Ruth Bader Ginsburg has had quite a year. The Supreme Court Justice has been the focus of a biopic and a documentary, which has been nominated for an Oscar. At 85, and despite frail health, Bader Ginsburg seems to have reached greater influence than she ever imagined.
The 85-year-old is the doyenne of the Supreme Court and one of three women out of nine justices. The major achievement of her career has been opposing sex discrimination and she is generally considered a liberal influence on the bench. Which is why news of her hospitalisation for cancer surgery in December caused concern on the American left. She is now recovering at home.
The two recent films have brought her extraordinary story to a much wider audience. The documentary RBG shows a feisty, highly intelligent and humorous woman.
The biopic written by her nephew is both shocking and inspiring. The title, On the Basis of Sex, is somewhat ambiguous. It is the legal point she made her reputation defending, that it should not be legal to discriminate in law “on the basis of sex”. But as her legal assistant points out in the film, have the word “sex” on every page of a legal brief doesn’t necessarily help it be taken seriously. The assistant suggests substituting “gender”, even though it means she has to retype hundreds of pages. Hollywood clearly felt that “On the Basis of Gender” was a less sellable title.
That said, if a slightly titillating title tempts more people to discover Ginsburg’s story, so be it.
The film tells the story of her life from 1956, when she entered Harvard Law School, one of only nine women in the entire school, which had only recently opened its doors to female students. Far from being dry and focussed on legal argument, the film has plenty of human drama. Ginsburg was already married at that point, with a young daughter. Her husband, a student in the second year, developed a potentially fatal cancer.
Ginsburg graduated top of her class from Harvard and Columbia, yet, the film shows, couldn’t get a law firm to hire her. In a shocking scene, she explains the various excuses she was given, including “women are too emotional”, she was bound to go off and have babies, and in any case the other lawyers’ wives would be jealous. Instead, she taught law and pioneered the study of gender discrimination. She finally got her day in court when she offered to defend a man who has been discriminated against in a tax-law case. He was a single man caring for his sick mother. He hired a nurse to allow him to go to work, but when he tried to put her wages against tax he was accused of fraud. The tax law on caregivers only applied to women, as the legislators didn’t seem to have been able to imagine a man caring for a relative. Ginsburg and her tax-lawyer husband realised that if they could get a judgement that gender discrimination is unconstitutional in a case about a man, it will open the doors to strike down the almost 200 laws that were discriminatory to women.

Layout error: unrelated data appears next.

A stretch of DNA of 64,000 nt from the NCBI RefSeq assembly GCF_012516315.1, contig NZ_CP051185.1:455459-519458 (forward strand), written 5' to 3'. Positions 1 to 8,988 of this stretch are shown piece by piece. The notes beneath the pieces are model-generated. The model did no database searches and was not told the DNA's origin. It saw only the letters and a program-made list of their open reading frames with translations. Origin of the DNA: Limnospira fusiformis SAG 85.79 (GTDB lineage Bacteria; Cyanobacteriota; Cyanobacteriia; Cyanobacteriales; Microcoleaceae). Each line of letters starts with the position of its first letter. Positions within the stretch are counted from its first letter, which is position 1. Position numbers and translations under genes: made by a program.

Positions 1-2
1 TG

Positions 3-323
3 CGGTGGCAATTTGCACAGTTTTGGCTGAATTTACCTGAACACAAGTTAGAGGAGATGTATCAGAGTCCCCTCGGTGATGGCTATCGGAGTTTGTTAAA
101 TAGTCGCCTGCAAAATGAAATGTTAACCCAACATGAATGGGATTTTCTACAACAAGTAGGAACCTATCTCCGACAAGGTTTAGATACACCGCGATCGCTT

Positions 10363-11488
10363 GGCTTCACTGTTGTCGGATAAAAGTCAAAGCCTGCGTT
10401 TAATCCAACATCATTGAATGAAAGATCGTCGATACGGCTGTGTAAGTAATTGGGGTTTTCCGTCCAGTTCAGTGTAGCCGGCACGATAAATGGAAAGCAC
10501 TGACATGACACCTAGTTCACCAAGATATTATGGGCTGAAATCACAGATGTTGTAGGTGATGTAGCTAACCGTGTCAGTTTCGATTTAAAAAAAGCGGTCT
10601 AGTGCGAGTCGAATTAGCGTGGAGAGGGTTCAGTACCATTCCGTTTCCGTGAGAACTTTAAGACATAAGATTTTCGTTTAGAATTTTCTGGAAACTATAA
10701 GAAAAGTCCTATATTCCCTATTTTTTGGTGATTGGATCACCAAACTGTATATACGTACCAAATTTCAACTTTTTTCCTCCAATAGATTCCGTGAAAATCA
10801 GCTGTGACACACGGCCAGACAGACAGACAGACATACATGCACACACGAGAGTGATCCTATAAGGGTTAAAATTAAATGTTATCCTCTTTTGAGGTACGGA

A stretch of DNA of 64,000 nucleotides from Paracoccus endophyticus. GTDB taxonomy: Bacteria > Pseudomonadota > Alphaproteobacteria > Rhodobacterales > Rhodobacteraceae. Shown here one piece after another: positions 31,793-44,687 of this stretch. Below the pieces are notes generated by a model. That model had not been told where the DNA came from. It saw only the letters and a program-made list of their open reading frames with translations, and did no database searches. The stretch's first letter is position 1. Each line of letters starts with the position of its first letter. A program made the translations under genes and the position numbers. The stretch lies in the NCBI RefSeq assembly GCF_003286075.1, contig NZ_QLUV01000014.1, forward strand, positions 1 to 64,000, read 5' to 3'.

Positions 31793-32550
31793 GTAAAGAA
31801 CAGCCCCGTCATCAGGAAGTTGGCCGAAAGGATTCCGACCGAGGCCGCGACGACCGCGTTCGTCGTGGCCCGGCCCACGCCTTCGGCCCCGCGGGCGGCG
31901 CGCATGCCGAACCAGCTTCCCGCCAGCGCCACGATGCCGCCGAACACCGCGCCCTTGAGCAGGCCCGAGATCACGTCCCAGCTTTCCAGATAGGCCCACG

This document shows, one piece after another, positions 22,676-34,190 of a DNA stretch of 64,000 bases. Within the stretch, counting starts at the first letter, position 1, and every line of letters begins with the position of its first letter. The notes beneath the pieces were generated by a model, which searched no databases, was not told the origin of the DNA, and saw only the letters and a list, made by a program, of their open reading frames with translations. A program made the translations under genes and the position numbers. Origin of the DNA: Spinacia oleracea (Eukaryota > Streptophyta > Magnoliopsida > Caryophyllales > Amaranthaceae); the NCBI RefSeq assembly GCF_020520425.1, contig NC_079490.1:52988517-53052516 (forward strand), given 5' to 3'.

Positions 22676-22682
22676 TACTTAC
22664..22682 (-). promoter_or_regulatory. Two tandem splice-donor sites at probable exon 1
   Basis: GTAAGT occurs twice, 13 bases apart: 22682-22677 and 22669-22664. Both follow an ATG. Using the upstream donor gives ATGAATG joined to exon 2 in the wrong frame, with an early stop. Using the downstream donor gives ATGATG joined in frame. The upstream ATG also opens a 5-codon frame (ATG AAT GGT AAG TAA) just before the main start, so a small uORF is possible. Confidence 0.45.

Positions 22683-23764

Head over to our webpicks for a longer clip of the opening scene of the trailer, where the nine female students at the law school are invited to dinner by the dean and asked to give their reasons for taking up a place that could have gone to a man.